What is a clarinet, and why should anyone want to play the one? If your impression of the instrument is that it looks like those recorders you had to play in grade school, and it sounds too much like sick birds squawking, then you need to rethink your ideas.
Things you need to know about the Clarinet
The clarinet is a single-reed member of the woodwind family of instruments. It has four body parts, a reed, and a ligature – the piece that holds the reed in place. The instrumentis a member of the clarinet family – a group of similar instruments including the piccolo, the soprano, the alto, the bass, and the contrabass clarinets, and the basset horn.
While some student models may be made of plastic, better models of clarinets are primarily made of Grenadilla or African Blackwood (same thing, different names). Manufacturers like this wood for instruments because it is easy to use in the manufacturing process, there is less waste, and this wood does not tend to crack easily, as other woods do.
Where did they get the name “clarinet” from? The word comes from the Italian word “clarinetto” which means “little trumpet.” Why name a woodwind instrument after the trumpet, a brass instrument? From a distance the sound of the instrument was similar to the sound of a trumpet.
What does a clarinet sound like? “Squeaks” is not the right answer! The instrument has a rich sound throughout all its registers, meaning it has a nice sound whether it is playing low notes, high notes, or the notes in between. Some have said that the sound is sweet and expressive, “emotion melted in love.” (Chr. Fr. D. Schubart)
The instrument’s sound is made by vibrations of the reed against the mouthpiece. The player inserts the end of the mouthpiece and reed into his mouth. As the player blows air, the reed vibrates against the mouthpiece and produces the sound.
The clarinet is the only instrument which has a specific name for each of its different registers.
Lowest Register – Claumeau (based on an early version of the instrument which only produced good sound in the low notes.
Middle Register – Clarion or Clarino (contains the “throat tones” – G, G♯, A♭, A, B♭)
Highest Register – Altissimo (extremely high)
Important Dates in the Life History of the Clarinet
- 3000 B.C. – Memet or Chalumeau in use in ancient Egypt
- 1690 – marks the “invention” of the clarinet
- 1716 – earliest known written music for the instrument
- 1720 – addition of a short bell to the bottom of the instrument
- 1780 – by this time the instrument was in use in most large orchestras
- 1800-1850 – development of the “modern” clarinet – like the ones we see in use today
- 1812 – improved keypads which caused less air leaks and fewer squeaks; 13 keys on the instrument
- 1843 – Boehm key system (similar to the one designed for flutes) adapted for the instrument; made fingering much easier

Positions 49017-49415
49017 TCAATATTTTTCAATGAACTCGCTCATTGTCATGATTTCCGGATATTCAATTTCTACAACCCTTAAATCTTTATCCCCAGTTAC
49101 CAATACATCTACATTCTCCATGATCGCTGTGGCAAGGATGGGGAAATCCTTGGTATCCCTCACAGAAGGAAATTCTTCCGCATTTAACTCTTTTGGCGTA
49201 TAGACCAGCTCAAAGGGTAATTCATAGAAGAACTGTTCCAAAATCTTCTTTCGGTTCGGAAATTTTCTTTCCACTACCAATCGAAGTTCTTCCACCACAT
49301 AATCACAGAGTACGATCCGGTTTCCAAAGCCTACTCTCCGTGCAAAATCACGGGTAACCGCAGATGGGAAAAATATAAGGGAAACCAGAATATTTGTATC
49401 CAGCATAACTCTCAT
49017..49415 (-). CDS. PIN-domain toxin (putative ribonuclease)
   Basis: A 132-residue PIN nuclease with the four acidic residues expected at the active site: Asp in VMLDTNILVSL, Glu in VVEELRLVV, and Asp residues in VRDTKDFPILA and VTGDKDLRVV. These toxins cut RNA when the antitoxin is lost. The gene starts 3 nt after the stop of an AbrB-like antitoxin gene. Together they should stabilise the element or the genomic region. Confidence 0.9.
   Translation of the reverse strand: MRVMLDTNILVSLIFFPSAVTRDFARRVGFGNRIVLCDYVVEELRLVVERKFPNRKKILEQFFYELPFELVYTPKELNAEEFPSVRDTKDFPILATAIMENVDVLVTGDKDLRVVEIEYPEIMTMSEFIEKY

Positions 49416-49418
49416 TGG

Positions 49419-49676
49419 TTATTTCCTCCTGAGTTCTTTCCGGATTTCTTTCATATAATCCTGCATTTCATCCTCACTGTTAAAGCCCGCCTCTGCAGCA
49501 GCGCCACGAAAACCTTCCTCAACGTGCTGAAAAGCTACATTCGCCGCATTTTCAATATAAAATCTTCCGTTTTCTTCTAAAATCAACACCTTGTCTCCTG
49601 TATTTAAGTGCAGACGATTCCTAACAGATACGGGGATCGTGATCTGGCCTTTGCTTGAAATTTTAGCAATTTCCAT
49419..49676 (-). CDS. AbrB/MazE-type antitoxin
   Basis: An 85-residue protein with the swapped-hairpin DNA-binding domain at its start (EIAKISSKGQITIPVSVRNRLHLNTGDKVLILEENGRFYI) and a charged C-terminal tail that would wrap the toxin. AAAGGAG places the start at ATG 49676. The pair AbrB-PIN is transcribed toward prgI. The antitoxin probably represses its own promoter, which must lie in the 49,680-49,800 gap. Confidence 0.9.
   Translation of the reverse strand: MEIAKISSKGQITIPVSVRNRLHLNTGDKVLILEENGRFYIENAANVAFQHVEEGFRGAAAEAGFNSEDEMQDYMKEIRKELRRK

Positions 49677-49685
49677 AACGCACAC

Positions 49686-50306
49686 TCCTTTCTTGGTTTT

Important People in the Development of the Clarinet
People involved in the development of the instrument
- Johann Christoph Denner – credited with the invention of the instrument, added two keys, which increased the range by over two octaves, improved the mouthpiece, improved the shape of the bell
- Hyacinth Klosé – created a model of the instrument called Klosé-Buffet still widely used today, with 17 keys
- Theobald Boehm – German mathematician and flute maker, discovered the perfect arrangement of tone holes for the instrument.
- Estienne Roger of Amsterdam – music publisher, published earliest known music for clarinet
- Auguste Buffet – added the “needle springs” to the instrument’s key system, helped to patent the Boehm system for the clarinet
- Iwan Müller – clarinet player, developed leak-proof keypads, changed playing position of reed so it rested on the lower lip
- Adolfe Sax – inventor of the saxophone, did work on improving bass clarinets
Early composers who wrote music for the clarinet
- J. C. Bach – first composer to introduce the instrument to the London music scene
- Antonio Vivaldi – wrote three concertos for clarinet around the 1730s
- Georg Friedrich Handel – Along with Vivaldi, wrote some of the first music to use this instrument
- Wolfgang Amadeus Mozart – composed several challenging pieces for this instrument
Interesting Information about the Clarinet
- The clarinet was the last instrument to be included in a standard symphony orchestra.
- The Baroque-era instrument was made so either hand could be in the lower position.
- The most popular clarinet today is tuned in B♭. That means that the notes sound one step lower than the notes that are written. In order to play a “concert B♭,” a B-flat instrument must play a C.
- This is the only beginning woodwind instrument whose keys do not cover the entire hole. The main reason clarinets squeak is because air leaks from the hole.
- Clarinet reeds are rated in terms of strength: 1-5. The lower the number, the softer the reed. Most beginners start with a #2 reed.
- The most famous period for this instrument was the big band jazz era – the 1940s.
- George Gershwin’s “Rhapsody in Blue” is one of the most popular solos for the instrument.
Looking for more information about this fascinating instrument? Check these sites.
Want to read about different instruments? Check out our posts about other instruments.